Five men charged over death of bystander who was accidentally shot.
SUNDAY should have been the happiest day for a bride and groom in Chon Buri but it turned out to be a tragic one for an innocent couple after wedding guests began firing weapons into the sky - which led to the death of a man in Bang Lamung district.
Five men have surrendered to police over the killing of Thanet Inthawong, 36, in what appears to be a senseless tragedy all-too common in Thailand.
Police said the five suspects may just be some of the wedding guests who endangered the public during the raucous celebrations.
The motive for the barrage of bullets appeared yesterday to be misguided revelry rather than murderous intent.
The indiscriminate shooting of firearms is common, although it may seem shockingly inappropriate during celebrations such as weddings and ordination days in many parts of the country.
The legal ban on such behaviour seems to have little effect.
In this latest case, the groom, who remains unidentified, is known to be a gun lover.
Wedding invitations showed him standing with his bride while holding two assault rifles, with a message that said: "All are welcome to my wedding if you are free."
The victim, however, did not attend the wedding but was minding his own business at his place of work.
Weerawan Supachon-ayu, 45, Thanet's girlfriend, told police she was sitting with her boyfriend at a shop where he worked in Banhuay Kainao village when sounds of the celebration were heard from about 50 metres away as the wedding procession approached.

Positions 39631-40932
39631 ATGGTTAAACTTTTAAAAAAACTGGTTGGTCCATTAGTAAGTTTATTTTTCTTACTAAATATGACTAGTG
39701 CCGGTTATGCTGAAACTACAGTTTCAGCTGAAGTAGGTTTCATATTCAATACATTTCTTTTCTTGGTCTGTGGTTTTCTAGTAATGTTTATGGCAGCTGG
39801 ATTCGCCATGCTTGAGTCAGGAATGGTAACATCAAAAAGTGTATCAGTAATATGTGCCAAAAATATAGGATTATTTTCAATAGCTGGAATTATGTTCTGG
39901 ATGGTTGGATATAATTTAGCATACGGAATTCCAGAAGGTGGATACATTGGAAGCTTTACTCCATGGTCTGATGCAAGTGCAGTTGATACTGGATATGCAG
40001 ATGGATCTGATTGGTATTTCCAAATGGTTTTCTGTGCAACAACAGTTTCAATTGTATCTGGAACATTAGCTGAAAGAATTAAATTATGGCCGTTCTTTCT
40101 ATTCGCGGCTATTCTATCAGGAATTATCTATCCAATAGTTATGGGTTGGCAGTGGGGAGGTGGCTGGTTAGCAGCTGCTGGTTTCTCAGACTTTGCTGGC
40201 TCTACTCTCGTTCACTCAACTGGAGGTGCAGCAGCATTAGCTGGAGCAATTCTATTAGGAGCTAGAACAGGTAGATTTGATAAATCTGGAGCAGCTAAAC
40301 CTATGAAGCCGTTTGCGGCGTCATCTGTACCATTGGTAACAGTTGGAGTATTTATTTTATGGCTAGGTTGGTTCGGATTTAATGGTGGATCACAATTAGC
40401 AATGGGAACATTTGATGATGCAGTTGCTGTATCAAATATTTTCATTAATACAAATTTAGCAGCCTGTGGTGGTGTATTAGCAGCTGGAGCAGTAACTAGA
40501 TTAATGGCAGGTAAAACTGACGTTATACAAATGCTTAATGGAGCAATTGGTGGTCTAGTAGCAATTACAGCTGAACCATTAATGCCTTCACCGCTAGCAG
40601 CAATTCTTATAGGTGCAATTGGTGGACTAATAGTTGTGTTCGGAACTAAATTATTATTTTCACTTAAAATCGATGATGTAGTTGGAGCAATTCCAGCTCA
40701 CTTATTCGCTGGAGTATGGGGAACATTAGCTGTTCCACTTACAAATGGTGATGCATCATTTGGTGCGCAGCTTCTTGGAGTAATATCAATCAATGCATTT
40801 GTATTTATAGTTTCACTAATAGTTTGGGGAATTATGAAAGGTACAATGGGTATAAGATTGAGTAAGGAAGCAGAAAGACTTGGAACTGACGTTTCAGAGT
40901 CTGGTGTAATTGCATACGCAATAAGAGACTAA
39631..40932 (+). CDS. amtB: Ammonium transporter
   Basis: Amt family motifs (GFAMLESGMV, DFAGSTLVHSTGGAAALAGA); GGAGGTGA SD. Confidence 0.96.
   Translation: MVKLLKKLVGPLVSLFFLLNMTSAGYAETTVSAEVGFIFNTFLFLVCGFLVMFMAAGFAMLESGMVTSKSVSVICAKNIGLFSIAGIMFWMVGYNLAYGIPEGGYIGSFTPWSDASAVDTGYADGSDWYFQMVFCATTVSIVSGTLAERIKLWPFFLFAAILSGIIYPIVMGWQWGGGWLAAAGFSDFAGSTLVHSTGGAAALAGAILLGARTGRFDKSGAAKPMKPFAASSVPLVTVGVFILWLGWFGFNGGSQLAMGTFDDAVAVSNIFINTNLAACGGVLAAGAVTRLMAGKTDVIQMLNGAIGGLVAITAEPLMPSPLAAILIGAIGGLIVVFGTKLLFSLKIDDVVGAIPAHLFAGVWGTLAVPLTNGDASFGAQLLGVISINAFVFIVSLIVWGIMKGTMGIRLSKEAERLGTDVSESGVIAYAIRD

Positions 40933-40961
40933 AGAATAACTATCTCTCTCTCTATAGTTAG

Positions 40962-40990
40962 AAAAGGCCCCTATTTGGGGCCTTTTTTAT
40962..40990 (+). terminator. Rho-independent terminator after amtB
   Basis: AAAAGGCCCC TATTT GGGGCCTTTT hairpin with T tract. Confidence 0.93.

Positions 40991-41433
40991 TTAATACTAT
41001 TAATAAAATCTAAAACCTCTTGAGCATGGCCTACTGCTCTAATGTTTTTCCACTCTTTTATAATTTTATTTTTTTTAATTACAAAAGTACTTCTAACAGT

She said she told her boyfriend, who was about to leave the shop, to wait for the procession to pass by. At the same time, she heard several gunshots.
The shooting continued as the procession continued by, Weerawan said, when suddenly she heard Thanet cry out and saw him fall to the ground.
He was unresponsive as she tried to help him, prompting her to call for help to take Thanet to hospital, where he was declared dead with a bullet wound to his chest.
Another man at the scene, Supalert Horphet, said he had shouted at the oblivious wedding guests, telling them to stop firing but they only ceased after he told them a man had been hit by a bullet.
Five men who were guests at the wedding had surrendered to police yesterday and submitted to questioning before being held without bail.
Police yesterday planned to arrest more suspects after it was reported that about 10 guests at the wedding had opened fire during the celebrations.
Four men - Wasin Krongkaew, 21, Arthit Lomrob, 21, Thinapat Charoensiri, 23, and Jirapat Lomrob, 21 - surrendered to police at the same time. They told police they had fired their guns into the sky to celebrate their friend's marriage.
Police took the suspects' fingerprints and tested their hands for gunpowder residue.
They were charged with recklessness leading to a death, firing guns in a public place without permission, possessing guns without permission, and carrying weapons into a public place without permission.
Another man, Prasert Nopparat, 45, who surrendered separately yesterday, was charged with possessing a gun without permission because Wasin used his pistol in the shooting, said Huai Yai superintendent Colonel Anan Phurahong.
Police also seized four guns including three licensed 9mm pistols and an unlicensed 11mm pistol with plans to test them to determine which gun killed Thanet, said Anan, adding that the test would take about 10 days.
Recklessness resulting in death carries a jail term of not more than 10 years and a fine of up to Bt20,000.
Thailand has a bad history with "celebratory" gunfire.
A similar incident occurred in July 2015 in Phetchaburi when a man attending a monk-ordination procession was carrying a gun that accidentally discharged and a bullet killed one of his friends.
On December 29, a mother and child narrowly escaped death after a stray bullet from a New Year celebration struck near them at their home.
In Angthong province, a young man firing a weapon during another monk-ordination celebration killed a 32-year-old female bystander on March 2014.